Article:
This article was published in the daily newspaper The Newark Star-Ledger, New York, USA, on September 24, 1954.
THE RAGE IN FRANCE
'Saucer' buzzes Napoleon tomb
To be anybody at all in France these days you practically have to have seen a flying saucer, preferably one of the iridescent ones that change color like a juke box.
Being able to down gallons of champagne, or owning a slightly rundown château or even attending an opening at a theater hardly counts.
Flying saucers, and now flying cigars, are "sighted" practically daily by witnesses who are upstanding citizens, model of probity and sobriety and pillars of the community.
Latest to report the phenomena was movie star Michèle Morgan who said she sighted a luminous disc hovering over the dome of Les Invalides, where Napoleon is buried.
"An old man near me also saw it," Miss Morgan said. "But he ran away."
Rainbow flying saucers are the rage in central France where draughtsman Jean Besse said he watched one Friday night through powerful binoculars. He said it changed color three times in a few seconds.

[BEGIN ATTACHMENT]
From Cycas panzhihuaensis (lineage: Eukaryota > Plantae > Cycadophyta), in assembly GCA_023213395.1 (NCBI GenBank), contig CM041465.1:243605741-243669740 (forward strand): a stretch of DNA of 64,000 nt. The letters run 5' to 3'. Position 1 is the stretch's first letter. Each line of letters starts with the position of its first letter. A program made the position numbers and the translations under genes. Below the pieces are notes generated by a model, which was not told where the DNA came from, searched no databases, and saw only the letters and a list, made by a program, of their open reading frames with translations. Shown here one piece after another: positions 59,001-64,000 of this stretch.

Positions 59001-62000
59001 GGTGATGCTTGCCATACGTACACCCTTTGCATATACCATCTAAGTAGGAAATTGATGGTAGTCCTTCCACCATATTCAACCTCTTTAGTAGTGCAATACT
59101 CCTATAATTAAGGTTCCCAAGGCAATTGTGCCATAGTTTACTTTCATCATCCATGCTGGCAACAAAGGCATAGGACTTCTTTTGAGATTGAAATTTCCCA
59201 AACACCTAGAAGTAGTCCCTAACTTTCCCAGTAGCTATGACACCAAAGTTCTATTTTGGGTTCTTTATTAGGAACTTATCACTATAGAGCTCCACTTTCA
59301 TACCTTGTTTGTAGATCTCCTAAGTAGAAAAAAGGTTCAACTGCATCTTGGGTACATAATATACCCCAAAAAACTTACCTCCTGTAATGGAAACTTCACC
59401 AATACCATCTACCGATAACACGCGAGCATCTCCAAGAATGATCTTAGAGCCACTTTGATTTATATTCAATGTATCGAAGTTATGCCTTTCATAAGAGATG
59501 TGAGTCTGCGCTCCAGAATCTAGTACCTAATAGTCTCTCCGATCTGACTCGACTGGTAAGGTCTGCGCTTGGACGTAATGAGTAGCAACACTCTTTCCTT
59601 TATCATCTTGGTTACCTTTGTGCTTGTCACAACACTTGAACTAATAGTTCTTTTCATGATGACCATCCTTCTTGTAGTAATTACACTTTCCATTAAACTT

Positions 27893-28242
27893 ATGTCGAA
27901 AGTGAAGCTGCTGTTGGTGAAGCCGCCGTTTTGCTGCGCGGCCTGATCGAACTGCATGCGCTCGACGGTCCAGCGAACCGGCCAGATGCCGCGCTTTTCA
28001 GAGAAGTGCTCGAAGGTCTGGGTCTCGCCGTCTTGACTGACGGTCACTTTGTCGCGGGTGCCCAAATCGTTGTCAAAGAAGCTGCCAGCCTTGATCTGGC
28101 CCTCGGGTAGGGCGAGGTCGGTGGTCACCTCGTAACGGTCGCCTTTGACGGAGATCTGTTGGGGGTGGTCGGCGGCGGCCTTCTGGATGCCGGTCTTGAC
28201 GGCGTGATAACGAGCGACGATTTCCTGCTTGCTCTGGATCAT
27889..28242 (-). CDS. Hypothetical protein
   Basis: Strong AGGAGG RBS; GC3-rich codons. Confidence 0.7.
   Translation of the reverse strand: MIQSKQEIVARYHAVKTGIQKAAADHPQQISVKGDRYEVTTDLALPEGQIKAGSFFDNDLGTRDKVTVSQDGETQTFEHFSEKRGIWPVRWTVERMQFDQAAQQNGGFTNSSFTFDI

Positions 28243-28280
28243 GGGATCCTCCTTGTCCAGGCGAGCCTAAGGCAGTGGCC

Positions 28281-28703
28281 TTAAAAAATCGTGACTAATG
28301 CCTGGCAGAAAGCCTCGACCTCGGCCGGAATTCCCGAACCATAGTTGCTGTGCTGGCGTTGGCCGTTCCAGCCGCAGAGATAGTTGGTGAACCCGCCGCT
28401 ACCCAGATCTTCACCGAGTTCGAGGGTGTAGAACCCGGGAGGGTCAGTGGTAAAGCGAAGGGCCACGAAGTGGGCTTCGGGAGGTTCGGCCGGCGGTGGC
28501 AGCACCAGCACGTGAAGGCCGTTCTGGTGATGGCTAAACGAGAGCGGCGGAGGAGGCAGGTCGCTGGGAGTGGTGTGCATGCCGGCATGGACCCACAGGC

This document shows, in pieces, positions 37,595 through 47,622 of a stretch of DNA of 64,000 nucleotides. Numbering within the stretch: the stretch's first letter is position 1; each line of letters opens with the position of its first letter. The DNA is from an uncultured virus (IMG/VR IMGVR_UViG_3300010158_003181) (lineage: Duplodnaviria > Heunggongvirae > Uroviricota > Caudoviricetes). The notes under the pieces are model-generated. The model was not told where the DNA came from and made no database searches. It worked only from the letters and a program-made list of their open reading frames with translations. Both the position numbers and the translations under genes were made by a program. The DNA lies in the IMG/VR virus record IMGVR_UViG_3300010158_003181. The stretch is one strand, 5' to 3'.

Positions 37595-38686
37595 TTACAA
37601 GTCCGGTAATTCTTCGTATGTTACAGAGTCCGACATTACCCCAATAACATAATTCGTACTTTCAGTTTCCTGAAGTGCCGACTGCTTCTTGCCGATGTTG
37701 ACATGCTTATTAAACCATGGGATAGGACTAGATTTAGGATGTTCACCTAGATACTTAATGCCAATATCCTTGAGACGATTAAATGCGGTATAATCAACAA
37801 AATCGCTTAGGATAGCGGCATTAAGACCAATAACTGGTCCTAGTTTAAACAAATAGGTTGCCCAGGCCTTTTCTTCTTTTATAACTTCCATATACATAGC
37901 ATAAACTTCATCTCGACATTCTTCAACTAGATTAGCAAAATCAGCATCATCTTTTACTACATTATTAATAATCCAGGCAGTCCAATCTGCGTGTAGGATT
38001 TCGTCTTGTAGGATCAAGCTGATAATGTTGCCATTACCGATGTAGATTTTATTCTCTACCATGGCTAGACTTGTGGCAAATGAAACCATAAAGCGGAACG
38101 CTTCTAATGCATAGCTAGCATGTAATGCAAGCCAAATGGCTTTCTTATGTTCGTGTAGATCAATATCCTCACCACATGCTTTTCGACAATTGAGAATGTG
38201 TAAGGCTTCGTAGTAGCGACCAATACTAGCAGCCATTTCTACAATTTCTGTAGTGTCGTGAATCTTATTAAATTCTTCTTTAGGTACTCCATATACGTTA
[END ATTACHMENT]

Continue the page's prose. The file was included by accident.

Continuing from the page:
At Le Puy, west of here, hotel owner Marcel Maillet said he saw an iridescent saucer changing color like a juke box.
"It was about 7:15 P.M.," he said. "My eyes were blinded by a great luminous mass which seemed to touch the ground near the village of Tromborn. As it neared the earth, the color changed in what looked to me like Neon tubes. It was the shape of a small bus.
"IT TOUCHED the ground for about 40 seconds ...
Finally it flew off, straight up in the air, lighted by an orange glow which changed to red. I heard nothing."
At Origny - en Tierache, Robert Chovet, his wife and brother-in-law were driving along tuesday night when, he said, they practically ran down a flying saucer.
"It hovered several meters in front of us," he said. "An enormous orange disc at just about tree level. It was immobile for several seconds and then awooshed straight upward with dizzy speed."